Places to Hike

Many new hikers feel more comforable in a group. There are probably hiking and outings clubs in any metro area. A web search will locate many of these. If there is an outings store, such as Recreational Equipment Incorporated in the area, often local clubs leave their newsletters therein.

Conservation organizations such as the Sierra Club
and the Audubon Society
offer national and local outings.

A growing number of commercial groups offer hikes around the world. Many of these offer women-only trips. Often women who are new to hiking prefer these types of ventures, figuring that men will make fun of them because they are newbies, or that they won't be able to keep up with a group of men.

A skilled professional guide will not allow anyone in the group to make new hikers feel uncomfortable, and will also not allow a fast hiker to set the pace for those who wish a more leisurely trek. However, women's groups are a lot of fun. It has been my experience, after fourty-plus years working in the outdoor recreation/education field, that women's groups tend to approach adventure light-heartedly. A group of all men only talk about sports and politics.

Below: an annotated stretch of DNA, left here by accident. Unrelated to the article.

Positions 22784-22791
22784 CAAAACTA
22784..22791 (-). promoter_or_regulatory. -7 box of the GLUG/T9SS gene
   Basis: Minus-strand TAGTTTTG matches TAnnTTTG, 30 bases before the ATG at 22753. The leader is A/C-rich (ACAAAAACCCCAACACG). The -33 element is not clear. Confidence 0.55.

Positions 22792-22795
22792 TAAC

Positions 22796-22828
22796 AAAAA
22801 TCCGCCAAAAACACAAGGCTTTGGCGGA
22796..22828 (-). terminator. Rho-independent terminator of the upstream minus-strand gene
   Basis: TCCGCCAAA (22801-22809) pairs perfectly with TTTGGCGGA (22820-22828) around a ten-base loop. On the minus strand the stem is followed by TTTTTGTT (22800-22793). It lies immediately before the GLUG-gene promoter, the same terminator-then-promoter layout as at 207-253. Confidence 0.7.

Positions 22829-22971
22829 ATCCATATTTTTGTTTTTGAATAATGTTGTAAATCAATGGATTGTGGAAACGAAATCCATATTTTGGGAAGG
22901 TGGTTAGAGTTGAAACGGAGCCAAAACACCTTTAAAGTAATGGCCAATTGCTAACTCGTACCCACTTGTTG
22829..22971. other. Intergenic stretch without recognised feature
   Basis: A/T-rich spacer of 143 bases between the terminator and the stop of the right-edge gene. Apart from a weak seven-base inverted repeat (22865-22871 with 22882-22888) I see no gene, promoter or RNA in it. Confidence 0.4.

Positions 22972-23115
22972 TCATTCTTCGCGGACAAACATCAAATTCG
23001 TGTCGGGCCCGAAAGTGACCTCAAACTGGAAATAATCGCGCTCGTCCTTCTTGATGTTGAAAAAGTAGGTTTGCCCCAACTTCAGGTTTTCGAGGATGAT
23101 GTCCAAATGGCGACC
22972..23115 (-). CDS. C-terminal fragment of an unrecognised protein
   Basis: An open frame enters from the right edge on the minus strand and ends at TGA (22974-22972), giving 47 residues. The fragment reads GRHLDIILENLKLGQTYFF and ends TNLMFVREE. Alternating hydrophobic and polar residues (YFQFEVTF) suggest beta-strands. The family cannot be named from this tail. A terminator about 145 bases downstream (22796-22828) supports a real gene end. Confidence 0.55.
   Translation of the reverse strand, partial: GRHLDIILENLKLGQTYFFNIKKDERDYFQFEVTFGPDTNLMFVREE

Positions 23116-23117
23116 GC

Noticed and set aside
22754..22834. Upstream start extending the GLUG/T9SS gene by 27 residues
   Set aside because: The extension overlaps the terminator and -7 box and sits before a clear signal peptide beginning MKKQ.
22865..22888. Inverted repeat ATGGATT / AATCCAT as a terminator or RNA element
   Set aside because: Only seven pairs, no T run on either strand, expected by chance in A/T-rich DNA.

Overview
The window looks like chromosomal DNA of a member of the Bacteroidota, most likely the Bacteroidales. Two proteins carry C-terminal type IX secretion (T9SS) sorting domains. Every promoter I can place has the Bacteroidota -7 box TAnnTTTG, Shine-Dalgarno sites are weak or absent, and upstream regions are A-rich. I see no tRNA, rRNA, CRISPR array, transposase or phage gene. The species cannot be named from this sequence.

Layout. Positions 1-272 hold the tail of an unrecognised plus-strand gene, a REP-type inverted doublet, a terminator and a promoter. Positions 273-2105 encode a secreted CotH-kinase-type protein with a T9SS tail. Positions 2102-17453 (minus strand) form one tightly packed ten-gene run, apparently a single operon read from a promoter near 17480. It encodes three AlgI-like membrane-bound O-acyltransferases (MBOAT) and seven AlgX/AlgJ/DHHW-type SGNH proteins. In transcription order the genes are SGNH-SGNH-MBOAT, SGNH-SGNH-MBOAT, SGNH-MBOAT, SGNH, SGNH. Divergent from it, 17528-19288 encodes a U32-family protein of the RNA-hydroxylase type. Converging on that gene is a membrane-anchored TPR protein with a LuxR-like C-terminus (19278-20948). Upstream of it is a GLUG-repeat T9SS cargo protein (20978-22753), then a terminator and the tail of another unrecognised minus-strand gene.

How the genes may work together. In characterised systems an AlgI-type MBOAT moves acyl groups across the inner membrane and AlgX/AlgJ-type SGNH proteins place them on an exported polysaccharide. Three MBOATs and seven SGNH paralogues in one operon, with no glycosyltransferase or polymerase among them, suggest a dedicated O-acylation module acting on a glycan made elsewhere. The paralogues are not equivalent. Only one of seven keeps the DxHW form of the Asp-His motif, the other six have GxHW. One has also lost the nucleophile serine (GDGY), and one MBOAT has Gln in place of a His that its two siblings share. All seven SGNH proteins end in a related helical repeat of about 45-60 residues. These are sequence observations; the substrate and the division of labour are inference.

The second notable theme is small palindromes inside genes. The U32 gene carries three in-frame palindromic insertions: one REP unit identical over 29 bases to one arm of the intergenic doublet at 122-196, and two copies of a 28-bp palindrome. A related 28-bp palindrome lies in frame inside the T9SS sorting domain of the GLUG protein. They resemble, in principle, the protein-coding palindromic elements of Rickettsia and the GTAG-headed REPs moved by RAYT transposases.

Most National Parks are affiliated with a not-for-profit Association (like Grand Canyon Association, or Yellowstone Assocation. And some of the larger parks also offer guided educational hikes through a Field Institute which works under the banner of these Associations. These organizations emphasize stewardship and education, and any profits are donated to their affiliated National Parks.

There are also hiking companies which provide all food and cooking, and some will even haul your gear in for you. Naturally, the more services provided, the more this venture will cost.

There are guidebooks available for your local areas. Some are more useful than others. State parks often have hiking trails.

Many National Forests have day hikes and backpacking trails. Wilderness Areas may be officiated by National Forest, Bureau of Land Management, or National Parks. A National Wilderness does not allow motorized travel or permanent structures within its boundaries, so the only way in is to walk or ride an equine (no bikes).

The National Park System has 397 units, many of which are wild areas with hiking opportunities. The Park websites have downloadable maps, information on permits (if required) and most National Parks offer free trip-planning materials for hikers. Many new hikers, and particularly women, feel more comfortable in a National Park where backcountry rangers make their presence known.

The Park I am most familiar with is Grand Canyon. One of the premier hikes in the Park is the rim-to-rim and it also has a Grand Canyon Field Institute which offers half-day to multi-day classes on and below the Rim.